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Love your Body and be Happy

Updated: Jan 25

3 simple tips to help you change your mood by paying attention to your body. Love your body and be happy.



an infographic of three girls who love their bodies and are happy

How often do we disregard signals our body is sending us? How often do we treat it as a, well, servant - expecting it to be always on call, consistently well and healthy, available? Instead, we criticise it, or even worse. We scold it like a naughty child.

  • What's wrong with you? I need you to be fit and well.

  • Why are you hurting? I cannot afford to be ill right now.

  • I don't have time for these aches and pains.


We treat our brain as a master. Our body is something that's also there. Not as important, though.


But in reality, they both are equally important. Because, let's be honest, what will the brain do without a healthy body to inhabit? Remember those sci-fi movies and cartoons where the brain lived in jars? We are not there yet. We need our bodies. Our bodies are our greatest assets. More than that, they are our friends. And we need to treat them with tender kindness and care.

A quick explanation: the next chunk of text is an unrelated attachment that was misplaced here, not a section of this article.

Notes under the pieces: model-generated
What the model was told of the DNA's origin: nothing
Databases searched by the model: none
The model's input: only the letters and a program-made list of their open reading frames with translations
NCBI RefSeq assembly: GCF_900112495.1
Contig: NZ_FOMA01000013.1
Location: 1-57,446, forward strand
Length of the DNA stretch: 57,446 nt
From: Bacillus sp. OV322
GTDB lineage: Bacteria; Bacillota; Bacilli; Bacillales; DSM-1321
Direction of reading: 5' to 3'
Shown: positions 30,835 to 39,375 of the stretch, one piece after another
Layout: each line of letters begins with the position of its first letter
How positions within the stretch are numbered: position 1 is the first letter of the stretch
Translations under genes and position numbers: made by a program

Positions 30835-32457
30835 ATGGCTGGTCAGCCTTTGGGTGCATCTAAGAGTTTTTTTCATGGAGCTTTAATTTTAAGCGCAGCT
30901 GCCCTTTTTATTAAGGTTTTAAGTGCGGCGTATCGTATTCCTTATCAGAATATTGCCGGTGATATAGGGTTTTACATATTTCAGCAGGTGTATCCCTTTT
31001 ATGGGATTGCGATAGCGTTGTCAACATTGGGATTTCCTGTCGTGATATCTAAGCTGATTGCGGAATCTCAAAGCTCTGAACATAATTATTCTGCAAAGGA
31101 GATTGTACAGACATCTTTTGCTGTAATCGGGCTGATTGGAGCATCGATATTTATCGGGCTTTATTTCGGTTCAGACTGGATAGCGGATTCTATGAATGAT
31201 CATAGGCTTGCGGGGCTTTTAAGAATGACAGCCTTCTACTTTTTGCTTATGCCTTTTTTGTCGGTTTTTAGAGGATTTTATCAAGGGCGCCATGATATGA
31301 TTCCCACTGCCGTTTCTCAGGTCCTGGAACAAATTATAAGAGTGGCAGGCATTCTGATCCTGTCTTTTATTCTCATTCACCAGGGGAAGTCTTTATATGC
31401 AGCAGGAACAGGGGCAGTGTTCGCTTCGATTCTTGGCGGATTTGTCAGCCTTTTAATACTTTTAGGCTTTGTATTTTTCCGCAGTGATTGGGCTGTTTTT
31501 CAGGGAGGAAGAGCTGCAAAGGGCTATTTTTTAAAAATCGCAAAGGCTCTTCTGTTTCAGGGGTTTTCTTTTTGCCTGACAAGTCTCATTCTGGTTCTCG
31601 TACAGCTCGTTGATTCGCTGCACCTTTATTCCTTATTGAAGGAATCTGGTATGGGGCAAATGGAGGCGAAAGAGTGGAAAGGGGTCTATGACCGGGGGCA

“Our own physical body possesses a wisdom which we who inhabit the body lack. We give it orders which make no sense.” —Henry Miller

The thing with human attention is that whatever we focus on gets our energy. We cannot pay attention to many things at once. Multitasking is a myth. Instead, if we pay attention to negative thoughts that play on repeat within our grey matter, we will see negativity all around us.